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Market Movers

Last Week in the City

Garry White rounds up the major market-moving events of the last week - including ratings changes by major brokers.

Garry White

in Market Movers


After falling for four consecutive days, the FTSE 100 snapped its losing streak on Friday. Airlines and insurers had a difficult week, with trading broadly negative after worries over the Eurozone banking system came to the fore once again.

The UK blue-chip index had slipped almost 3% this week by mid-session on Friday. There was bad news for manufacturers, as output in the UK recorded a surprise fall of 1.3% in May, the biggest decline since January 2013. However, analysts expect that this will be a blip.

US second-quarter reporting season kicked off with a positive note this week as aluminium giant Alcoa posted strong results.


Fears about the Eurozone banking system emerged again on Thursday, after shares in Portugal’s Banco Espírito Santo were suspended because of issues at its holding company. Trading resumed on Friday. But short-selling in the shares was banned. Reassurances were given on Friday that the bank would not run short of capital.

Shares in the London Stock Exchange fell after the Qatar Investment Authority sold down a third of its 15% stake. It is expected to use the proceeds to fund its participation in the bourse’s $1.6bn rights issue to fund the purchase of Russell Investments. The sovereign wealth fund said it planned to hold on to its remaining 10% holding.

Britain’s high-street banks are braced for the publication of a preliminary investigation into competition in the industry, which they fear could result in a full-blown inquiry into current accounts and small business lending, press reports suggested.


Miners have had a strong week after the gold price jumped to a three-and-a-half month high. The metal was boosted by weakness in the US dollar after the latest set of minutes from the Federal Reserve’s rate-setting meeting indicated the central bank was in no rush to increase rates.

Barclays also upgraded its view on the European mining sector from to “positive from “negative” earlier in the week. The sector, however, was hit by profit taking on Friday.


A profit warning from Air France-KLM earlier this week sent the airline sector into a tailspin, with British Airways owner International Consolidated Airlines Group falling 4% on Tuesday. However, shares in companies such as easyJet recovered some of these losses as the week progressed.


Wednesday was a bad day for insurers, after Admiral lowered its margin guidance as total car insurance sales in the first half of the year on weak premiums. Aviva also unveiled the next stage of its turnaround plan, which had sensible strategic measures but the City found underwhelming.


Morgan Stanley warned that the prospect of an interest rate rise in the next year would continue to hit the valuations of consumer-sensitive sectors such as retail and house builders. The US broker said: “The average rate-sensitive sector underperforms [the market] for 51 weeks around first rate hikes. This year, the current underperformance has lasted 15 weeks so far – 28% of the historical norm.”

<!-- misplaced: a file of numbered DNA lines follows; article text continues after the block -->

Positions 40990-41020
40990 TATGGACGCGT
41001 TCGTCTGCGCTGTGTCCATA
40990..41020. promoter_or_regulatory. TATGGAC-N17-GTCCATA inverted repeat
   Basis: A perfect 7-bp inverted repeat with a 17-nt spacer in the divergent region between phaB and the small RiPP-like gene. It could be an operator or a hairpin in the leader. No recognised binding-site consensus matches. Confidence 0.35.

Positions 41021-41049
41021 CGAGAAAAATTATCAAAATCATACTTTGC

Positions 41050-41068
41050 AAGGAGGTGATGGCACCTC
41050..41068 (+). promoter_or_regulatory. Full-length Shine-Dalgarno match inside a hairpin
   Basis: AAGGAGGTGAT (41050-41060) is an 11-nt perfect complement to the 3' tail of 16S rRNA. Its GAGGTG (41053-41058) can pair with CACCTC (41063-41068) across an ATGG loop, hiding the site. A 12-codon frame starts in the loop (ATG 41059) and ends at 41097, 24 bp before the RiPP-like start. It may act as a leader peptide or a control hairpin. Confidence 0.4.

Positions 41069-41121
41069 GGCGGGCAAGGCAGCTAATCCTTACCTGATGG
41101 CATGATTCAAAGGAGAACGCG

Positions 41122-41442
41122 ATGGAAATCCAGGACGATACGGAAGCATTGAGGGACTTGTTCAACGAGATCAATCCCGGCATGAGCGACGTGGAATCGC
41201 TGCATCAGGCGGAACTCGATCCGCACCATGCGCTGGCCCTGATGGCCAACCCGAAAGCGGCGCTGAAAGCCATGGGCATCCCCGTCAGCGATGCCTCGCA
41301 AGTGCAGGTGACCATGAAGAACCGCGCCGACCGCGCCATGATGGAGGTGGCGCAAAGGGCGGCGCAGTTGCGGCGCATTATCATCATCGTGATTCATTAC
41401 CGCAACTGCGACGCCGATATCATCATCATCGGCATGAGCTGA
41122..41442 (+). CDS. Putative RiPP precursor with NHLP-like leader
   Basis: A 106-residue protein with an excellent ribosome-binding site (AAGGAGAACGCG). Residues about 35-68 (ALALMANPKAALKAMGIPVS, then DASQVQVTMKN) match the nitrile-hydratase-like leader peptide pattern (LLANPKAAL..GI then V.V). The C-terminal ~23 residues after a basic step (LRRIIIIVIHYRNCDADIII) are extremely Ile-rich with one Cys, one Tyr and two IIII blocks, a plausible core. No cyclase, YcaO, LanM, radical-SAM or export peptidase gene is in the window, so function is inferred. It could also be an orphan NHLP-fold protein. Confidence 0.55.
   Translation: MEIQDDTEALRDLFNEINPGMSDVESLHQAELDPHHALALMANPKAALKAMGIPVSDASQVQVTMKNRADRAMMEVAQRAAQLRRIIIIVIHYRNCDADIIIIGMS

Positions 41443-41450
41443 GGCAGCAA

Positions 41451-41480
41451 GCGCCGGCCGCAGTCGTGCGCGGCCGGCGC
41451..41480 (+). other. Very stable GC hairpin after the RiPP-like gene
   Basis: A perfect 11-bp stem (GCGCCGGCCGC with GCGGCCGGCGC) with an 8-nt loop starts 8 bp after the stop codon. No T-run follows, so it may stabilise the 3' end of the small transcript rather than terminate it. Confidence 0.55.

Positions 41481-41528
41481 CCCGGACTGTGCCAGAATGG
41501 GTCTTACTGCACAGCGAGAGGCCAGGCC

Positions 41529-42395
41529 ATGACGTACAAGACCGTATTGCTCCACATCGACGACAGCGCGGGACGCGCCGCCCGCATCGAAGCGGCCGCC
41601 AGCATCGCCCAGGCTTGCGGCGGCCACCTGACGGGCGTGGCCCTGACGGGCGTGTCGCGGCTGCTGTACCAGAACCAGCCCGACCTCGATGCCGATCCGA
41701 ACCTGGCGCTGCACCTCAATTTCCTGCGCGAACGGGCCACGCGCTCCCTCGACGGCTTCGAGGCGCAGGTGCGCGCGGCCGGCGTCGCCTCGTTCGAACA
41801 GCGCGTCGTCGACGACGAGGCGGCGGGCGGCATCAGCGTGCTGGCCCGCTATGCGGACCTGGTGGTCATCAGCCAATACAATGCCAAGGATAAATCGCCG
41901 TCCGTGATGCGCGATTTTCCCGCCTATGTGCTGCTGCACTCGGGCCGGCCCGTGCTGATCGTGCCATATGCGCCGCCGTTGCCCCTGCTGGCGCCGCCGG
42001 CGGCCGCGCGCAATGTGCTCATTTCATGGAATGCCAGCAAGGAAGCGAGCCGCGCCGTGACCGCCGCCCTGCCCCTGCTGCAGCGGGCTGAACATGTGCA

Marks & Spencer issued a downbeat statement on Tuesday, with sales of general merchandise falling for its twelfth consecutive quarter. Its food division fared much better, with same-store sales growth of 1.7%. There was more bad news for the retailer later in the week after it was announced that Tesco had poached Alan Stewart, Marks & Spencer’s finance chief.

Mid-cap clothing company SuperGroup said sales had risen by 20% as it continued to open new stores, although profits fell after exceptional costs involved in opening a new retail distribution centre.

Luxury Goods

Fashion House Burberry said sales had accelerated more than City analysts had expected, but it became the latest in a line of companies to warn that that the strong pound would impact its results. Investors, however, focused on the positive. Burberry’s board is expected to get a hard time at the company’s AGM later on Friday as shareholders prepare to revolt over pay after it proposed a £20m pay deal for new chief executive Christopher Bailey.


The City got excited about M&A activity on Friday after Imperial Tobacco said it was in talks to buy cigarette brands from Reynolds and Lorillard if the two US tobacco companies completed a planned $56bn merger.


AbbVie, the US pharmaceutical company, retracted comments by its chief executive about shareholder support for its bid for Shire, which broke UK takeover rules. The company raised its cash-and-shares offer to £51.15 earlier in the week.

Ratings changes

The most significant rating changes from brokers this week:

Barclays upgraded its rating on BP shares to "neutral" from "underweight".

Deutsche Bank downgraded its rating on BP shares to "hold" from "buy".

Deutsche Bank upgraded its rating on Royal Dutch Shell shares to "buy" from "hold".

SocGen downgraded its rating on Compass Group shares to “hold” from “buy”.

Goldman Sachs upgraded its rating on Coca-Cola HBC shares to “buy” from “neutral” but cut its target price to £15.50 from £16.70.

UBS downgraded its rating on Croda International shares to “sell” from “neutral” and cut its target price to £20 from £23.20.

Nothing on this website should be construed as personal advice based on your circumstances. No news or research item is a personal recommendation to deal.

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